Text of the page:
Vonnie was a character played by actress Minna Gombell in the film Sob Sister (1931).

  • Usage of the baby name Vonnie.

Vroni
Vroni was a character played by actress Esther Ralston in the film Betrayal (1929).

Vultura
Vultura was a character played by actress Lorna Gray in the film Perils of Nyoka (1942).

*

Which of the above names do you like best?

Sources:


Rare Girl Names from Early Cinema: Letters X & Y

yola d'avril, starlet, actress, y-name
Yola d’Avril (1907-1984)
Here’s the next installment of rare feminine names collected from very old films (1910s, 1920s, 1930s, and 1940s).

Xandra
Xandra was a character played by actress Joan Bennett in the film Scotland Yard (1930).

Yancey
Yancey was a character played by actress Betty Furness in the film A Wicked Woman (1934).

Yannaia
Yannaia was a character played by actress Pola Negri in the film Sumurun (1920).

Yansci
Yansci “Jenny” Dolly was a Hungarian-born character played by actress Betty Grable in the film The Dolly Sisters (1945).

Yasmani
Yasmani was a character played by actress Myrna Loy in the film The Black Watch (1929).

Yasmini
Yasmini was a character played by actress Gertrude Messinger in the film Aladdin and the Wonderful Lamp (1917).

Yester
Yester was a character played by actress Gertrude Michael in the film The Hidden Menace (1938).

Yetiva
Princess Yetiva was a character played by actress Adrienne Kroell in the short film Cinderella (1912).

Yetive
Princess Yetive was a character played by actress Beverly Bayne in the film Graustark (1915) and by actress Norma Talmadge in the remake Graustark (1925).

Yetta
Yetta was a character name in multiple films such as One Clear Call (1922) and Caught in the Draft (1941).

Ynez
Ynez de Torreno was a character played by actress Vivian Rich in the short film The Navy Aviator (1914).

Yola
Yola d’Avril was an actress who appeared in films from the 1920s to the 1950s. She was born in France in 1907. Yola was also a character played by actress Sari Maritza in the film Monte Carlo Madness (1932).

Yolande
Yolande was a character name in multiple films such as The Love of Princess Yolande (short, 1914) and Lights of New York (1916).

Yoli
Yoli Haydn was a character played by actress Constance Bennett in the film Ladies in Love (1936).

Yona
Yona Landowska was an actress who appeared in films in the 1910s.

Yonna
Yonna was a character played by actress Carmel Myers in the film The Devil’s Circus (1926).

Ysail
Ysail was a character played by actress Pauline Curley in the film Bound in Morocco (1918).

Ysidora
Donna Ysidora Sepulveda was a character played by actress Alice Joyce in the short film An American Invasion (1912).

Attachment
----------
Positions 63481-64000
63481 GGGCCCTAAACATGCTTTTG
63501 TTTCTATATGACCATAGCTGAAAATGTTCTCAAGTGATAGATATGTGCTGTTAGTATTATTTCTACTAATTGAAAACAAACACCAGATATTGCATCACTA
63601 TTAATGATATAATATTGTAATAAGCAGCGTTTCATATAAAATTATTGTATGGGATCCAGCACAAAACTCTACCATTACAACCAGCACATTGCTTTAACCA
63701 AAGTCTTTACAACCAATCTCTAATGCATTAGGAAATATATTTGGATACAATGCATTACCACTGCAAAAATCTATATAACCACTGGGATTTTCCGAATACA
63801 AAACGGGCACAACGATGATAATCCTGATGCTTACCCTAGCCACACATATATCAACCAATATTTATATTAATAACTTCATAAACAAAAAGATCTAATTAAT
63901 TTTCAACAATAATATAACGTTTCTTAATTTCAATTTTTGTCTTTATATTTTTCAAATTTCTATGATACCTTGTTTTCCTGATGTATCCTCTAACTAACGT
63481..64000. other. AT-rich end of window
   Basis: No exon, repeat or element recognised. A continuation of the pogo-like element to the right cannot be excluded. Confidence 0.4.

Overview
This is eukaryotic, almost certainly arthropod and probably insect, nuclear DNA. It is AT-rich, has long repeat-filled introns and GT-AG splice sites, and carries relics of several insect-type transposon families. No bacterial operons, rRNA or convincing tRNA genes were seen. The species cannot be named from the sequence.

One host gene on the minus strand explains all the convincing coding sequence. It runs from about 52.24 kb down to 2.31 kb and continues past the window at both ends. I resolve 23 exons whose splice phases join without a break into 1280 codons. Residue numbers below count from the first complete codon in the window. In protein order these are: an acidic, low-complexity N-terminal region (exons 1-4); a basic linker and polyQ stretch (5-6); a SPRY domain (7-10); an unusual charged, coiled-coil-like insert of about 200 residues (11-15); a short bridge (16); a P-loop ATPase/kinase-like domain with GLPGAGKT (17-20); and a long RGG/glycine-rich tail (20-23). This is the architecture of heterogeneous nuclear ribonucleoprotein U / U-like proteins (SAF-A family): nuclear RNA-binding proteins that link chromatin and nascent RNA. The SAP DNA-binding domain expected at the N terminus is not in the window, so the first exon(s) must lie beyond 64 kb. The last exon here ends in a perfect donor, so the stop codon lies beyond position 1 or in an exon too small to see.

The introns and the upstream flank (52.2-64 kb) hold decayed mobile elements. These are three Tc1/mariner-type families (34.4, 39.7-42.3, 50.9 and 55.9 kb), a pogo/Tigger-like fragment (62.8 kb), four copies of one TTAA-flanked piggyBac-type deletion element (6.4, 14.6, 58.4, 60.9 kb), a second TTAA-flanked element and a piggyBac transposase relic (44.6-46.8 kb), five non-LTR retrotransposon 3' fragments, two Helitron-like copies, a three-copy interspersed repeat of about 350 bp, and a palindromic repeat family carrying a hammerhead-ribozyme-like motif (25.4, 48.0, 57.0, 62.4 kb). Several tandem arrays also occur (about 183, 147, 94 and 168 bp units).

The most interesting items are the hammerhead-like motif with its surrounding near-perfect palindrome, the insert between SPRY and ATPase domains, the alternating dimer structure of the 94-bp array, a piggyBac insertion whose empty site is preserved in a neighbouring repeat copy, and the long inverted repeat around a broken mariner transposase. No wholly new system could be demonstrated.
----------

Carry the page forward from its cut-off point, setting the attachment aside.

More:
Ysobel
Ysobel was a character name in multiple films, including The Yaqui (1916) and Men of Tomorrow (1932).

Yve
Princess Yve was a character played by actress Gladys Brockwell in the film The Mother of His Children (1920).

Myrna Loy, Named for a Whistle Stop

Myrna Loy

Myrna Loy, popular film actress of the 1930s and 1940s, was born Myrna Adele Williams in Montana in 1905. She tells the story of how her father came up with the name Myrna in her 1987 autobiography:

One of my father’s duties was taking the cattle to market in Chicago, traveling in stock cars, sleeping in the caboose. I was on the way in 1905 when he happened to stop near Broken Bow, Nebraska, on the Burlington Railroad. It wasn’t a proper station, really, just a whistle-stop where you got water or fuel for the coal-burning engines. Sometimes they had classical names left by itinerant scholars, and this one was called “Myrna.” The expectant father decided then and there, if the child was a girl, that would be her name.

He had to fight for it, though:

When I was born, on August 2nd, there were great battles between him and my mother and grandmother. The ladies wanted Annabel, a composite of my grandmothers’ names, but for once my father held out against the strong women of the family. He gained considerable leverage from the appearance of my mother on the cover of Field and Stream. During his absence, while nearly seven months pregnant with me, she had become the first woman to pack through the highest point of the Tetons in the Southern Rockies. My father supposedly blew his stack when he saw it.

So they named me Myrna Adele Williams, because my father liked the sound of it. The Welsh in him probably thought Myrna was a pretty name. All Welshmen are like that, you know, they have a certain amount of poetry in them.

(Myrna’s mom sounds awesome, doesn’t she? I did my best to find that Field and Stream cover online, but no luck.)

So where does the name Myrna come from? Like Murna and Morna, it’s an Anglicized form of the Irish name Muirne [pron. MUR-nah]. Looks like you can define Muirne two different ways:

  • The mother of legendary Irish warrior Fionn mac Cumhail (Finn McCool) was named Muirenn/Muireann, but is often called Muirne or Murna in English. Most sources agree that Muirenn/Muireann comes from the Gaelic words muir, meaning “sea,” and fionn, meaning “white, fair.”
  • Muirne also coincides with the (perhaps archaic?) Gaelic word mùirn/mùirne. Old dictionaries define the word various ways: “cheerfulness, joy”; “delicateness, tenderness”; “natural affection, love, regard”; “respect.”

Do you like the name Myrna?